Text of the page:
AM: Over-the-top drama and extraordinary situations can make for good stories (I just finished rereading Billy Budd for a class I'm teaching). There should be no rules in this regard. There are pleasures to be found in every kind of story, if the story is well told—and it's in the telling of it that the distinction is made between literary art and printed entertainment. Over-the-top drama can get your attention in the way a car wreck does, and stories of ordinary life can draw the eye the same way a lit window draws a voyeur—neither approach distinguishes a story as “literary.” Maybe we're too accustomed to discussing what a novel is about, rather than what it means.  The well-told story, the work of art, in many ways supersedes its subject, doesn't it?  To the Lighthouse isn't about going to the lighthouse, and Gatsby isn't about a guy who couldn't forget a gal…and Moby Dick…well, you get the drift.

PF: Marie has quite a vivid memory for someone who is plagued by optical ailments. What is the difference between what she remembers versus what actually happened? How reliable are her accounts?

AM: It hardly matters if she's reliable—it's her truth, her memory, the world as she saw it, through her particular eyes, that shaped who she became.  She can't be wrong about how she took in her own experience.

PF: Why was it important for Marie to remember the people in her neighborhood in such detail?

AM: She remembers them, of course, because they shaped the world she grew up in.  But they are significant, too, because theirs are lives that have come and gone—lives full of sorrow and joy and incident and suffering and love, but lives that have ended. “Ghosts,” she calls them. What were they worth?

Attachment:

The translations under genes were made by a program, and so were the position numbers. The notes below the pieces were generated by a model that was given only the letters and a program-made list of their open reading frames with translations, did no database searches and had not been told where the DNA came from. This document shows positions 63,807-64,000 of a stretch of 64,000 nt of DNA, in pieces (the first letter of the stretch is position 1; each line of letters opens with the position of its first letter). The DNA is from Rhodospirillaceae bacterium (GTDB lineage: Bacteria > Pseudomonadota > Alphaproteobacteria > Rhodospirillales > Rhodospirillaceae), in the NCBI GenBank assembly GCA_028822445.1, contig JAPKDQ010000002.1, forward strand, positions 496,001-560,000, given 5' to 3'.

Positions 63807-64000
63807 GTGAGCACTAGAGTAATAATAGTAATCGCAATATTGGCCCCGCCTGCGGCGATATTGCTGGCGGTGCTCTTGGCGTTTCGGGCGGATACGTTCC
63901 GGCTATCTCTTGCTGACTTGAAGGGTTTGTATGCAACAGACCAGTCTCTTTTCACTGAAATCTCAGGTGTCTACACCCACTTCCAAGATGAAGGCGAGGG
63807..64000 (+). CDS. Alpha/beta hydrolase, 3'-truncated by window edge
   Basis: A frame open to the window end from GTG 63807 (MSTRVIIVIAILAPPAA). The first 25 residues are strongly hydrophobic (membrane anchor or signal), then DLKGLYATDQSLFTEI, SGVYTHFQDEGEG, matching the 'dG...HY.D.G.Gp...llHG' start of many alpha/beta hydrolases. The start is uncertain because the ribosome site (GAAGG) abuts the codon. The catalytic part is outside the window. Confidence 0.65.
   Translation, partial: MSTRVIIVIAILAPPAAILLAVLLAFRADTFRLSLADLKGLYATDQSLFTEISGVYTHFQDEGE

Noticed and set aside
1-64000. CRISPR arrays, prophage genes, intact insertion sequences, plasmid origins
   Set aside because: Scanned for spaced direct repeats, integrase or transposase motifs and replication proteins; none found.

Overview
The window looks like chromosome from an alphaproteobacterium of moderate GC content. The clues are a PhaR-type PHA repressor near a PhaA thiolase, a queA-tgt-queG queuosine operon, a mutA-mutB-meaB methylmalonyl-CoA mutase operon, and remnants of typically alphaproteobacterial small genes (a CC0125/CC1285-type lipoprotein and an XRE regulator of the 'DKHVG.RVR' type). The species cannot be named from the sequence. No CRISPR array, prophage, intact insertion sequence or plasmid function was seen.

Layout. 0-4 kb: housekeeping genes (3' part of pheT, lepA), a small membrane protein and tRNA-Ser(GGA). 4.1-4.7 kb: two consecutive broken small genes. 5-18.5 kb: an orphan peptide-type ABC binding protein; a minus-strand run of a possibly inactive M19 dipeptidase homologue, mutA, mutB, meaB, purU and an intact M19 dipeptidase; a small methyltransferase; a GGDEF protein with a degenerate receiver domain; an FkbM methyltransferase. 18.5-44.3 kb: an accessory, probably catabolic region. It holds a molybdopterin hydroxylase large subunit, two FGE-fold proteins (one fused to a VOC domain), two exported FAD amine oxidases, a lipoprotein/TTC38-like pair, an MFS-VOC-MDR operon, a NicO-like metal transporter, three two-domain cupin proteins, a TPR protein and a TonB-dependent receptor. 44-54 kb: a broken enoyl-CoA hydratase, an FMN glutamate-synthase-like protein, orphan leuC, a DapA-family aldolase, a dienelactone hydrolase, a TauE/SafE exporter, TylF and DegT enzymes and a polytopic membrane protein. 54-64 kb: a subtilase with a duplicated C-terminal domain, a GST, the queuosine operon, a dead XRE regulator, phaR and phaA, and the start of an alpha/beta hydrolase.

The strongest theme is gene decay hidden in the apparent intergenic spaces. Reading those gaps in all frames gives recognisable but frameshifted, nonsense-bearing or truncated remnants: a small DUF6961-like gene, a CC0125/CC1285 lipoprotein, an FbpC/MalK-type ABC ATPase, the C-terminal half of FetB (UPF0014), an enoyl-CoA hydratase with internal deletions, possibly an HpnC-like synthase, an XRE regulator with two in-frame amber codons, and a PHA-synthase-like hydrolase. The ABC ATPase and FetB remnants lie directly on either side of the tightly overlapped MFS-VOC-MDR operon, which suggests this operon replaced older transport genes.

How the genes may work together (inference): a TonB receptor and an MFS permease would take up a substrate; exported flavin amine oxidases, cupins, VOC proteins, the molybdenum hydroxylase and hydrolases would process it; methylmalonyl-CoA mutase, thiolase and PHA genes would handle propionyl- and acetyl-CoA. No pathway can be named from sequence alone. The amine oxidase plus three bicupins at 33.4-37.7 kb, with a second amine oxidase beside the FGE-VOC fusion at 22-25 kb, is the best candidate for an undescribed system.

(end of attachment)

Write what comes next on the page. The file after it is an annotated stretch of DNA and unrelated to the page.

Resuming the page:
PF: We see Brooklyn, specifically Marie's neighborhood, change radically through the course of the novel. What does it mean to be Irish American in today's world versus when Marie was coming of age?

AM: This is a question better answered by journalists and sociologists and historians. I know many of my books are about Irish Americans, but what my books are about is only a small part of what I hope they mean.

PF: Would this novel have unfolded differently if Marie had grown up in today's world?

AM: It would be another novel altogether. In this novel, the era, the neighborhood, Marie, her family, her community and all other details (one hopes) are means to an end: my effort to give sensory shape, through story, to the nagging question of what any human life is worth. Is it true that we are “like the flies that boys kill on a summer day” (that's Thornton Wilder, who I'm rereading for my class), or is it that “the very sparrows do not lose a feather that has not been brushed away by the hand of God”? (Wilder again, paraphrasing Matthew, who is quoted in Someone by Marie's brother Gabe.)  Are even the hairs on our heads counted?

PF: What's next on the agenda for you?

AM: Back to novel number two, which is now novel number one…as well as the new novel number two. Terrible way to work.

Alice McDermott, Bethesda writer. ┬ęPatrice Gilbert   May 2008 301-270-4986Alice McDermott is the author of several previous novels, including After This; Child of My Heart; Charming Billy, winner of the 1998 National Book Award; and At Weddings and Wakes, all published by FSG. That Night, At Weddings and Wakes, and After This were all finalists for the Pulitzer Prize. McDermott lives with her family outside Washington, D.C.

paul florez1Paul Florez is currently receiving his MFA in fiction at The New School. He is a contributor for the Huffington Post and his work has also appeared in Slice Magazine, Queerty, and The Advocate.